Home Ownership During a Bankruptcy or Consumer Proposal

November 26, 2013

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If you’re considering bankruptcy or a consumer proposal, you might be wondering what will happen to your home. Will you lose it to your creditors? Have to sell it? Be able to keep it? The answer is: it depends.

Whether you file for bankruptcy or a consumer proposal, if you’re behind in your mortgage payments, your mortgage holder can still take steps to realize on your home. If your payments are up to date, it is unlikely that your home will be taken back by your mortgage company.

Even if your mortgage payments are up to date, if you file for bankruptcy, any equity you have in your house is considered an asset. To remain in your home, you’ll need to pay the amount of that equity to your trustee (over and above any surplus income payments you’re required to make). To determine the amount of your equity, your trustee will need a recent appraisal from you, along with an up to date mortgage statement. If it turns out that the amount of equity you have is too high—or if the costs of ownership (mortgage, taxes, utilities) are—it might be better for you to let the home go and make a fresh start.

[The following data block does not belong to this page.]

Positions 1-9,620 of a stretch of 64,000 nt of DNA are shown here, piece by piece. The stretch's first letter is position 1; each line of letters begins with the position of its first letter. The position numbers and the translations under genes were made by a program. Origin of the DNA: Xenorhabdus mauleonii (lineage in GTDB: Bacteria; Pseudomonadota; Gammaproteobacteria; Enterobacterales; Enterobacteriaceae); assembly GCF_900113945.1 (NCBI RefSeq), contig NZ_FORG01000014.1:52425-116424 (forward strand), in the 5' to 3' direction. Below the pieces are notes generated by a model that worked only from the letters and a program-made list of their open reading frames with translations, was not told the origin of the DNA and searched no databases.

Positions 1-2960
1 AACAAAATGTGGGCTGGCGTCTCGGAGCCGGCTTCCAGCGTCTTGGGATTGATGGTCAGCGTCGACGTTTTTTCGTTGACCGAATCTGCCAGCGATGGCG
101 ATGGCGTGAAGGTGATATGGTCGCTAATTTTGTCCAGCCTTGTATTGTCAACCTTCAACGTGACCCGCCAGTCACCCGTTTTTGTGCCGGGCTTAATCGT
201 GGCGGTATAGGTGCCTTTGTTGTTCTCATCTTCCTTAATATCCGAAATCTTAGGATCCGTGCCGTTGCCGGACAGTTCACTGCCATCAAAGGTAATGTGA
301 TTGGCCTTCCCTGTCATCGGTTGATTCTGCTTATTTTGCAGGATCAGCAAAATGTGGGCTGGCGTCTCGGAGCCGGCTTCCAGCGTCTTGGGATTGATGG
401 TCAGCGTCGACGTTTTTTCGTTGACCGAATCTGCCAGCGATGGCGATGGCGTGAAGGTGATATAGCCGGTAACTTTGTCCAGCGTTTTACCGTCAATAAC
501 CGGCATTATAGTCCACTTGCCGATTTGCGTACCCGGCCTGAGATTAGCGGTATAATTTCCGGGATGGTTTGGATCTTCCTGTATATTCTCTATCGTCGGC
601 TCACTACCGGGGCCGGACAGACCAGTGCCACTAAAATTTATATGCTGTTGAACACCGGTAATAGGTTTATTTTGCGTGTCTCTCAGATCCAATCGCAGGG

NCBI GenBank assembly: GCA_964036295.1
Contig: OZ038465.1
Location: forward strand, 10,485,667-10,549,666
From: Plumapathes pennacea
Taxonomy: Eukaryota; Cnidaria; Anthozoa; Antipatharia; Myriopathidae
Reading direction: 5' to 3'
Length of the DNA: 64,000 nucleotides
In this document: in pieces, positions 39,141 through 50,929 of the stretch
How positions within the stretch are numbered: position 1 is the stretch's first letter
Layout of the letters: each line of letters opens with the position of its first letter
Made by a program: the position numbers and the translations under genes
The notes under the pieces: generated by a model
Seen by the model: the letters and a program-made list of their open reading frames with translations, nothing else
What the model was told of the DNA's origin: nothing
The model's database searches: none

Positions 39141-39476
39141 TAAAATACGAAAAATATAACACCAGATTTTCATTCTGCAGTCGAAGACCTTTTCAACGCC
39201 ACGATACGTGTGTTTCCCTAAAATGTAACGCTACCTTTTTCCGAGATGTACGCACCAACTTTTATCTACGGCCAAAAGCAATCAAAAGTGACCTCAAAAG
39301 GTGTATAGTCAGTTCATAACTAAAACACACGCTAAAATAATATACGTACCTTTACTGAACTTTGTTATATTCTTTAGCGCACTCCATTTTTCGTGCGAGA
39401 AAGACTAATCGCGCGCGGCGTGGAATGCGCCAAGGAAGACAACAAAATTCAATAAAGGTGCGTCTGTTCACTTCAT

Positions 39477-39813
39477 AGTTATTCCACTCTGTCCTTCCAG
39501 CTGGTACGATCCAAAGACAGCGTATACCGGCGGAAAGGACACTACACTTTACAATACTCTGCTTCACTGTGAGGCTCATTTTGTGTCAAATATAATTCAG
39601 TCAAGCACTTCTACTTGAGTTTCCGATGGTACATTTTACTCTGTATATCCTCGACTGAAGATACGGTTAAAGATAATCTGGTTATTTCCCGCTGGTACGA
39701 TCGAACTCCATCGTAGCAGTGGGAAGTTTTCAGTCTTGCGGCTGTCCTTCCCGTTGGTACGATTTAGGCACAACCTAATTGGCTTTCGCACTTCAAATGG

In a consumer proposal situation, secured debts such as houses and cars are not included in your proposal. This means that keeping your home may be as simple as continuing to make your mortgage payments. The equity you have in your home will be taken into consideration in determining what you offer your creditors.  Once again, however, if the costs of ownership are too high, you may need to reconsider.

To determine what your best options are for your situation, call us today to schedule a free, no obligation consultation: in Ottawa call 613-237-5555; out of town, call toll-free 1-800-517-9926 or book online.

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